Thresholds in computing: Part 1 – What is a threshold?

(Part 1 in a series of posts on small-form-factor computing)

The word threshold gets used a lot, especially in computing and technology. It doesn’t always mean the same thing. Let’s examine, non-academically, what it means in some contexts, and particularly how it applies to mainstream computing.

Threshold voltage #

For computer engineers, the threshold voltage is the voltage at which a significant current flowing through a semiconductor is formed. This threshold voltage is important because the voltage across the connection needs to be significantly higher for the circuit to operate reliably—it would not be desirable if pressing Enter does not reliably tell your PC to create a line break, for instance. At the same time, we only want to use just as much voltage as is needed, so that we can save on power consumption. This is a big field of study: Near-threshold computing promises an energy reduction of 100× or more.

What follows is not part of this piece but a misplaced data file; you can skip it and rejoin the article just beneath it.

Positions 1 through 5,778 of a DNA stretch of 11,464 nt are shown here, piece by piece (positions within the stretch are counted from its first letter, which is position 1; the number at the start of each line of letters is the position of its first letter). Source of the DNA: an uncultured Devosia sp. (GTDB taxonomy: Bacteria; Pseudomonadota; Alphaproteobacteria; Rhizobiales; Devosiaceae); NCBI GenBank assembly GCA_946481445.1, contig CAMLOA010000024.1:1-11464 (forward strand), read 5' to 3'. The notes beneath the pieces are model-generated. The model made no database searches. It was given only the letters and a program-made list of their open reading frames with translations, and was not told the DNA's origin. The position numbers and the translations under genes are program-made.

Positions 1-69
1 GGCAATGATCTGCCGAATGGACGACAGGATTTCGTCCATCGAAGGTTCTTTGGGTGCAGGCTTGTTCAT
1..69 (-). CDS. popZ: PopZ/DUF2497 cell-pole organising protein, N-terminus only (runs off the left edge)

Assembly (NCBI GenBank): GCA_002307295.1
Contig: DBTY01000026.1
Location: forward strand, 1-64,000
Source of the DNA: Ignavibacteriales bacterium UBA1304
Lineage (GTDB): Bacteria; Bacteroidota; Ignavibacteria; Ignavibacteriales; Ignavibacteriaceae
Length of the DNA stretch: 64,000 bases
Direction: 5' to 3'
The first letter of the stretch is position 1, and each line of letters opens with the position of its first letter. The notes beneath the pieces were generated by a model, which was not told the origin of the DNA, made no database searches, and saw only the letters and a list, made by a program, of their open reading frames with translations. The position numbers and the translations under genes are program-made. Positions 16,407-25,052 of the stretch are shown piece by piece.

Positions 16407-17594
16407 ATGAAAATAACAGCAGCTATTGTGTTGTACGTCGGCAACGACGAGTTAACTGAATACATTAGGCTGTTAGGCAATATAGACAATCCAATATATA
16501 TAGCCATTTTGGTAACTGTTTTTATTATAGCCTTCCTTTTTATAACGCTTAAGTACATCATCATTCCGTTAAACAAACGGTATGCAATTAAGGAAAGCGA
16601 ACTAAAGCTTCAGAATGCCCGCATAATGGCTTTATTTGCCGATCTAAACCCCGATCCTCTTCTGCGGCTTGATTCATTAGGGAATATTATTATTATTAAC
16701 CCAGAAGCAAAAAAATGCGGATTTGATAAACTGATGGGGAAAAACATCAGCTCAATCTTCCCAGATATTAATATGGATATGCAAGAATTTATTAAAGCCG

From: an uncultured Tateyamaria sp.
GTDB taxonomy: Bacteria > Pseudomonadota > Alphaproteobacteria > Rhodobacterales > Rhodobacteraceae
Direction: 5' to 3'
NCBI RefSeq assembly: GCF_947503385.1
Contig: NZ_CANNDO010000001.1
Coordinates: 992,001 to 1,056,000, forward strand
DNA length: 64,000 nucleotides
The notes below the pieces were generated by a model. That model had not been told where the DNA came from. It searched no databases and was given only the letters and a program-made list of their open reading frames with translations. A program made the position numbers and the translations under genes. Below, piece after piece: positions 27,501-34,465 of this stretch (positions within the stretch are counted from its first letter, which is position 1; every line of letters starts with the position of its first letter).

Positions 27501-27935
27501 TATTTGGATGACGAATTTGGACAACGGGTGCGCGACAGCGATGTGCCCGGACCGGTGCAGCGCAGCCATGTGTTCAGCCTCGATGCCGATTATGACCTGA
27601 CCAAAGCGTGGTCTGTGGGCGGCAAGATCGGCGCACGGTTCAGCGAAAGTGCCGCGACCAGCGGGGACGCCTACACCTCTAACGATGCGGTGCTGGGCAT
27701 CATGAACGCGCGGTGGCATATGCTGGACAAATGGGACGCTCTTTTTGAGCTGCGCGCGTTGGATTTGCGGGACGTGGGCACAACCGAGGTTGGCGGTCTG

Bandwidth/latency thresholds #

In software, programmers who work at a sufficiently low level (e.g. optimising programs by tweaking memory/cache use) will also be familiar with thresholds. A computer has varying levels of storage, arranged here in order of increasing distance from the brains of the PC—the CPU:

  1. L1 and L2 data caches, which have capacities up to 256KB typically, latencies on the order of 1 ns, and theoretical bandwidth in tens of GB/s.
  2. L3 caches of about 8MB, with latencies close to 10 ns, and theoretical bandwidth about a third or less of L1 cache.
  3. Main memory, which can be 2–16GB or more in size, with response time on the order of 100 ns, theoretical bandwidth up to 25 GB/s.
  4. Solid state storage (SSDs), with capacities in hundreds of GB, latency on the order of 1 ms or lower, and bandwidth between 0.1–1 GB/s.
  5. Hard disk storage, with capacities up to 4TB per disk, latency on the order of 10 ms, bandwidth around 0.1 GB/s.